There are a few problem here, the first being the threats of physical harm and the second is the extortion of money. The biggest problem is the pressure that was put on the victims. Had the victims paid the suspects, they would be accepted by the suspects and were even offered personal protection against anyone else who offered bodily harm. This combination of self-preservation and group acceptance are a formula for hazing. Should they not want to be a part of the constantly beaten rejects all they have to do is pay a fee, which is, from a moral standpoint, wrong.

There are a few reasons that make this kind of mindset wrong. First, for obvious reasons, it is illegal. Second, it gives the victims a wrong, morally backwards sense of mind. It makes them think that this kind of behavior is acceptable for superiors to put on their underlings and it promotes future instances of this type of behavior occurring once the victims become higher up members themselves. Lastly, there is a promotion of violence, which is the most dangerous behavior to be teaching new recruits. It is necessary that solders in training be subject to violence to an extent. This to ensure while they face an enemy, the soldier is mentally and physically equipped to engage in combat; however, this kind of physical violence is different. It is directed towards an ally, the people these people should want to protect. It gives them the idea it is okay to hurt friends and citizens which is seen in an incident later in the year after these arrests took place.

The effects hazing had on members of Fort Custer

Fort Custer Riots [2] (from The Chicago Tribune)
Just a little over a month after the arrests at Fort Custer, On November 12th, members for the job corps youth started a fight with high schoolers at a dance that turned into a riot and it took 100 police officers to defuse the situation. The extends of the damage was, starting from the school, flipped over desks, to downtown Kalamazoo, where windows shattered and other extensive damages were inflicted on the town. The damage entitled “… a very large sum or money” [2] multiple injuries, likely to officers and the rioters, and arrests being made hours after the riot had been cleared up [2].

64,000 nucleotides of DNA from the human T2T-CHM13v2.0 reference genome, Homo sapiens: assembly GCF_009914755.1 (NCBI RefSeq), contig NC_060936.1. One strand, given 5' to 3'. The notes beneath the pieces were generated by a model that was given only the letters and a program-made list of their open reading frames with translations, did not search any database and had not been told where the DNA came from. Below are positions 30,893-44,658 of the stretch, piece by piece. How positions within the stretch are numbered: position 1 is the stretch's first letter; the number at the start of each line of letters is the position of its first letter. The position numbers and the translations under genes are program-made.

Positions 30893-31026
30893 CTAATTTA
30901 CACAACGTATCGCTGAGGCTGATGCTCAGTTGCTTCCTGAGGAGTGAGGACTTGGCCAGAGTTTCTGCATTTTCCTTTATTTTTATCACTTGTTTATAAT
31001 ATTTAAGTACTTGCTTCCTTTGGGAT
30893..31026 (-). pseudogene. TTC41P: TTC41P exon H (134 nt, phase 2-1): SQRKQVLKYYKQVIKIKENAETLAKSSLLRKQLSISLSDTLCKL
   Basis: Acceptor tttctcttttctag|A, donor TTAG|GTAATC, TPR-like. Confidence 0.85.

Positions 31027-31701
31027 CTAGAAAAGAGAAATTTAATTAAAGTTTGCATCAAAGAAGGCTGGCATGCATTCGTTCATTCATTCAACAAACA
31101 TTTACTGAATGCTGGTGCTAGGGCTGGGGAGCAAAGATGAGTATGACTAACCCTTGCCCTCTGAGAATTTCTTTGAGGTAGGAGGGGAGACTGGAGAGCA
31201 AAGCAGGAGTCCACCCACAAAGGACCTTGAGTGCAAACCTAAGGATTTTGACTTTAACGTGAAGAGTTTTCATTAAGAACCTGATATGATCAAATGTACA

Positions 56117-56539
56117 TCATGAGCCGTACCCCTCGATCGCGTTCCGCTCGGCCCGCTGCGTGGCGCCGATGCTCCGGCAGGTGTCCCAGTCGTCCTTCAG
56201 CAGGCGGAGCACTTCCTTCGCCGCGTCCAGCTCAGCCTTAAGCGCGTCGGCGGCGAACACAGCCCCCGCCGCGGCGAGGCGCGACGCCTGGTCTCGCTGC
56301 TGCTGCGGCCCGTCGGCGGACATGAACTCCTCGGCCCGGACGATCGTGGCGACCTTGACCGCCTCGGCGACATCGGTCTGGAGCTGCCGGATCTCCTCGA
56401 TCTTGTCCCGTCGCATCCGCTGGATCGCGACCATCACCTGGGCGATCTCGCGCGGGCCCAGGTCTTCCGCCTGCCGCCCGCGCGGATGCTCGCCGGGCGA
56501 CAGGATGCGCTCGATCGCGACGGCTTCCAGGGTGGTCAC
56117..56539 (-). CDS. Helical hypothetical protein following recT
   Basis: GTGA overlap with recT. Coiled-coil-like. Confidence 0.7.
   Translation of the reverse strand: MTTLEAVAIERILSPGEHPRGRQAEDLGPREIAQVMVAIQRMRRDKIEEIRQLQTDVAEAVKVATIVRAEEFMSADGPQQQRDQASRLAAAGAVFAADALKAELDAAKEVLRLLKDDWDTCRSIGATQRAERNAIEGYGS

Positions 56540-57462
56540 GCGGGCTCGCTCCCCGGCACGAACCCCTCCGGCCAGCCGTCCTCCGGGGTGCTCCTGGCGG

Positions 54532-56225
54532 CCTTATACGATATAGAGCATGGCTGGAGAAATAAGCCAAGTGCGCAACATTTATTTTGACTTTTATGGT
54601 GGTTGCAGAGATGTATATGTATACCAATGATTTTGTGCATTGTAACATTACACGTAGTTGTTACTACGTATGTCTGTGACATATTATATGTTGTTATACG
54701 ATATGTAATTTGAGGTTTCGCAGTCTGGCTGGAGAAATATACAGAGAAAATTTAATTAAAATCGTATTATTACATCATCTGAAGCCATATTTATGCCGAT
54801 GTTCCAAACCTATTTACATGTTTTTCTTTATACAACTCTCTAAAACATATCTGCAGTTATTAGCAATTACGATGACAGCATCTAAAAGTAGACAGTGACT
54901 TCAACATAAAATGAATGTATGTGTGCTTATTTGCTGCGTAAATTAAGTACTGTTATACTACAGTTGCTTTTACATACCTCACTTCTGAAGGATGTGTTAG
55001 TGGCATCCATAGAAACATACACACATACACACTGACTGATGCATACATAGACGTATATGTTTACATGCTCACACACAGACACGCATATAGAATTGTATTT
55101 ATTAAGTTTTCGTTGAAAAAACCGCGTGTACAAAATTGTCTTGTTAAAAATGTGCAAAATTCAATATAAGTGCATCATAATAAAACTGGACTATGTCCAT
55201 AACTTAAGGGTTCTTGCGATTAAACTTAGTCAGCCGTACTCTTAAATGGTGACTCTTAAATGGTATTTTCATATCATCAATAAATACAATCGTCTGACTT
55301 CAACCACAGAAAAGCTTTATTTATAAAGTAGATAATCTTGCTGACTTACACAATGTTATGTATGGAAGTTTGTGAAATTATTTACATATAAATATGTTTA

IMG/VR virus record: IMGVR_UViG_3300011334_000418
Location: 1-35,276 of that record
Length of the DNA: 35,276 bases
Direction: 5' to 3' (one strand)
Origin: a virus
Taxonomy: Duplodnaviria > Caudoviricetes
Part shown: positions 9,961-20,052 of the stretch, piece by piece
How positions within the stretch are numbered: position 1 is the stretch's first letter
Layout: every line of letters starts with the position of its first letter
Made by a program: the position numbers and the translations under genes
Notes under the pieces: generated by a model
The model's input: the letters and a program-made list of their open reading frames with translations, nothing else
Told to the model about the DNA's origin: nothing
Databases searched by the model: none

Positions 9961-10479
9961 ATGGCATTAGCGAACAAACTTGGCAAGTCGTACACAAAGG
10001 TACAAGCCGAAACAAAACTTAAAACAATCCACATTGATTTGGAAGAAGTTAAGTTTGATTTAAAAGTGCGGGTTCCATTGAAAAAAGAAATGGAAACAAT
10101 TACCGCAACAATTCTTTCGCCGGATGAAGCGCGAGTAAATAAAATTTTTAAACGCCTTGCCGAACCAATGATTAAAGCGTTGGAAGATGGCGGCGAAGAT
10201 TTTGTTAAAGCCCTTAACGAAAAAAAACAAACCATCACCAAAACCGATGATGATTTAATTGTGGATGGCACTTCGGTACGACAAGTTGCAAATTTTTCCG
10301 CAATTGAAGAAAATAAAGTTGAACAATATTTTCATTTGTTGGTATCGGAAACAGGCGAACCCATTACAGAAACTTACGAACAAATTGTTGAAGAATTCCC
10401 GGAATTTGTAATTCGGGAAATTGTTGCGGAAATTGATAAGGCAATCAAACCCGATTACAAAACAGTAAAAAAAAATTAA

This riot is where the effects of hazing previously discussed start to take hold. Most specifically, the part where the young soldiers started to feel it was acceptable to belittle, harass and physically abuse people who should be thought of as friends and people who should be protected. This riot is an extreme example of how bad actions and direction can take its hold on the mindset of a group. While there may be no direct correlation between the four suspects that were arrested in the October extortion to this event in November, it cannot be ignored that there is a repletion of violence. This violence was seen by arrested suspects, who must have held some credible authority, whether it be rank, intelligence or pure physical strength over the others in order to pull off the extortion for so long. Furthermore, this violence was witnessed in one-hundred-and-fifty of the men who were likely victims of the extortion.

This chain of violence does not stop with this riot. In almost a year’s time, on Aug 12th 1966, between one-hundred and one-hundred-and-fifty members stormed into Battle Creek with “knives, chains, and pipes” trying to settle he score with the same people they fought with at another dance. This riot was calmed by a much smaller force, only needing 35 officers. To make things worse this riot was an extension of brawling that same night after a fire cracker was light off during the dance [3].